Will tonight’s supermoon be eclipsed by Storm Ciara?
- Credit: Archant
Astronomy lovers looking to the skies for a glorious snow supermoon might find themselves disappointed - as Storm Ciara continues to wreak havoc on the region.
A supermoon is when a full moon at its closest to earth, making it seem much bigger and brighter than it usually is.
February's supermoon is due to take place tonight (Sunday, February 9) and is called a snow moon, because it appears at one of the coldest times of the year.
It is supposed to be one of the biggest and brightest moons of the year - but with dark clouds gathering over the region from Storm Ciara, is likely stargazers might not be able to see it even with the most hi-tech telescopes.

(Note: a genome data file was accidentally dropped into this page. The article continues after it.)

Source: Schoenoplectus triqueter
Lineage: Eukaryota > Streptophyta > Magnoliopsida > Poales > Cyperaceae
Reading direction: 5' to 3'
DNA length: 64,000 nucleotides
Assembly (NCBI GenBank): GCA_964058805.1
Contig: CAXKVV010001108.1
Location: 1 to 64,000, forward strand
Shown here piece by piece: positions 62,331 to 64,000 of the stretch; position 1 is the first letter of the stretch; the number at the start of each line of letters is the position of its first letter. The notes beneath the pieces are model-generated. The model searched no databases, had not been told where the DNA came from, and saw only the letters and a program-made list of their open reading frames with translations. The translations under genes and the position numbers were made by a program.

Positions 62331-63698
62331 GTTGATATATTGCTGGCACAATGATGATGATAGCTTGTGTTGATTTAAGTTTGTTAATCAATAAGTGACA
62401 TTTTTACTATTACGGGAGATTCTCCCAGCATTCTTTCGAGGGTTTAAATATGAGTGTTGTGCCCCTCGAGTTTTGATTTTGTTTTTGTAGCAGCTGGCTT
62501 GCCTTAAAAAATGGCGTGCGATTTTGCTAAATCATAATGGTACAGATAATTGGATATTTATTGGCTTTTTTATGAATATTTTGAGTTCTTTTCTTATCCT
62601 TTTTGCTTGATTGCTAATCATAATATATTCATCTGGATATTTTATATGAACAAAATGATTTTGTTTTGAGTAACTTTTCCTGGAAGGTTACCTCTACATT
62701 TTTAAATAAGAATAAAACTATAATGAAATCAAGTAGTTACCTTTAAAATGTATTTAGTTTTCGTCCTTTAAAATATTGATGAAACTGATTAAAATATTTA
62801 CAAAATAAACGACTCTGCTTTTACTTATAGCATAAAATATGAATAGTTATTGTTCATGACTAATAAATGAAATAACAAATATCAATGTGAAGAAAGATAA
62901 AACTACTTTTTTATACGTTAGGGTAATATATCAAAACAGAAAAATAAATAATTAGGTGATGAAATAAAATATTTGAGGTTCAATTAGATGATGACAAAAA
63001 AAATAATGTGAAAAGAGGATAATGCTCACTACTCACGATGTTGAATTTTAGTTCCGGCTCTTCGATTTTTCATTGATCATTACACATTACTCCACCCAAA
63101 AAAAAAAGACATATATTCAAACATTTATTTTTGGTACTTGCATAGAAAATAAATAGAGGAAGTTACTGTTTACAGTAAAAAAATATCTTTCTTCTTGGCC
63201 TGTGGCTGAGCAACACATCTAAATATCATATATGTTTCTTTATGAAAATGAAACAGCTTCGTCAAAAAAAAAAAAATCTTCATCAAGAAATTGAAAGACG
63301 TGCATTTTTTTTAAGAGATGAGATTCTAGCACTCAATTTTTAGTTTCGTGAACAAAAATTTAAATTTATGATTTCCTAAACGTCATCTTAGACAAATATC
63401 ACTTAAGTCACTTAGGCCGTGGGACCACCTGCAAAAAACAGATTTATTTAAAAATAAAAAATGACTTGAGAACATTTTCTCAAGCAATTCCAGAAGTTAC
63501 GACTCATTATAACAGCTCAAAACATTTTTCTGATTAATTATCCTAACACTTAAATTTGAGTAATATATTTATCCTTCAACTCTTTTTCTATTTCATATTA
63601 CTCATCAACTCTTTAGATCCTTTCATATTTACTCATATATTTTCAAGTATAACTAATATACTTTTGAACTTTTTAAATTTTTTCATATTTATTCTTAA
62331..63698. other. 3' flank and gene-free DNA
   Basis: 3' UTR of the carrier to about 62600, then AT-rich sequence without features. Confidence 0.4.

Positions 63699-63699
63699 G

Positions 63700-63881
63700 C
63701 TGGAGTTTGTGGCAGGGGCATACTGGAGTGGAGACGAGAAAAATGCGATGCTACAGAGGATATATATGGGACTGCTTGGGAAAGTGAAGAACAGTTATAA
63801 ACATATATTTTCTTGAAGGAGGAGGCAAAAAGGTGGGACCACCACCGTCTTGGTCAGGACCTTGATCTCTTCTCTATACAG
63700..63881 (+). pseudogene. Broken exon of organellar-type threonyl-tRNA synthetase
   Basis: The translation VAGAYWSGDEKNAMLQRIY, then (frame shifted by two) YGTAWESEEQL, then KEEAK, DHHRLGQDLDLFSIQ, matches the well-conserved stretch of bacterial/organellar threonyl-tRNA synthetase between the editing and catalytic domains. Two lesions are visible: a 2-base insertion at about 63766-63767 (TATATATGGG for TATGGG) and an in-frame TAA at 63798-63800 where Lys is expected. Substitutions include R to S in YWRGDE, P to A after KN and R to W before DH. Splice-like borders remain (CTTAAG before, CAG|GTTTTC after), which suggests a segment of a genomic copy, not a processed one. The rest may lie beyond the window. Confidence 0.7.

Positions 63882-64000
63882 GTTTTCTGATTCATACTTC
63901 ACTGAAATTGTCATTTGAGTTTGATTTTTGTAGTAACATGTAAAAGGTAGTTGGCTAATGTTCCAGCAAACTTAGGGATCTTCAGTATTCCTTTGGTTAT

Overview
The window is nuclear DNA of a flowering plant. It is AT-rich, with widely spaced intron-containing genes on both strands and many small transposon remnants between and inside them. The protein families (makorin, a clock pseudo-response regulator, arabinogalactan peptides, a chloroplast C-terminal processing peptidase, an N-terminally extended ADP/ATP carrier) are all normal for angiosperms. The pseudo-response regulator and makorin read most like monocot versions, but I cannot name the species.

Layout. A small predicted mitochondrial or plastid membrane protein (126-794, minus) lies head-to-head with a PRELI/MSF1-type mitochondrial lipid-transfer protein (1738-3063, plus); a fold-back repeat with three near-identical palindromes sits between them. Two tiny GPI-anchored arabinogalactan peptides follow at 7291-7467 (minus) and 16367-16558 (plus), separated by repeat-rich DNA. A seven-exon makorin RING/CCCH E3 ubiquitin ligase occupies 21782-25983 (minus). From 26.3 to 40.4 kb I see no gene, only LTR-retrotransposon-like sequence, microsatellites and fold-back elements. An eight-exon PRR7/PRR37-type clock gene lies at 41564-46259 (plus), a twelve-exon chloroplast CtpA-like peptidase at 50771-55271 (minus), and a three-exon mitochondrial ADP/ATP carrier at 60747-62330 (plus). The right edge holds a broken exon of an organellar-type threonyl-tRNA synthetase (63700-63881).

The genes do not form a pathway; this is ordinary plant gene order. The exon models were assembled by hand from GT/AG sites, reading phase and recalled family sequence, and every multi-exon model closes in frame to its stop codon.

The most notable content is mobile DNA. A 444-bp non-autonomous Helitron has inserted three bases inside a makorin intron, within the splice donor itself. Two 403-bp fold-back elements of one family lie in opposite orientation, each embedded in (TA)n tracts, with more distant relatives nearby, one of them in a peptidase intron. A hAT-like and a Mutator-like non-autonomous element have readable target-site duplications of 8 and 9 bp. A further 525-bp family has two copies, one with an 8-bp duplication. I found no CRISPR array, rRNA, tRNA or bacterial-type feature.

Neil Norman, a Fellow of The Royal Astronomical Society who is based in Suffolk, said however that the sky should clear by 11pm, with the moon being at its maximum height at 12.04am.
It will set at 7.58am tomorrow (Monday) morning.
It is in the constellation of Leo and is currently 224,654 miles from earth.
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There has been much disruption across the county due to Storm Ciara, which has seen winds reach speeds of more than 70mph in Mildenhall and other places.
And the weather is set to get worse still, with torrential rain and thunderstorms set to hit Suffolk later this evening.
Trains have been cancelled and roads closed as trees fall down on the line.
A supermoon occurs when the moon's orbit is closest (perigee) to Earth at the same time it is full. This can make the moon appear up to 14% bigger and 30% brighter.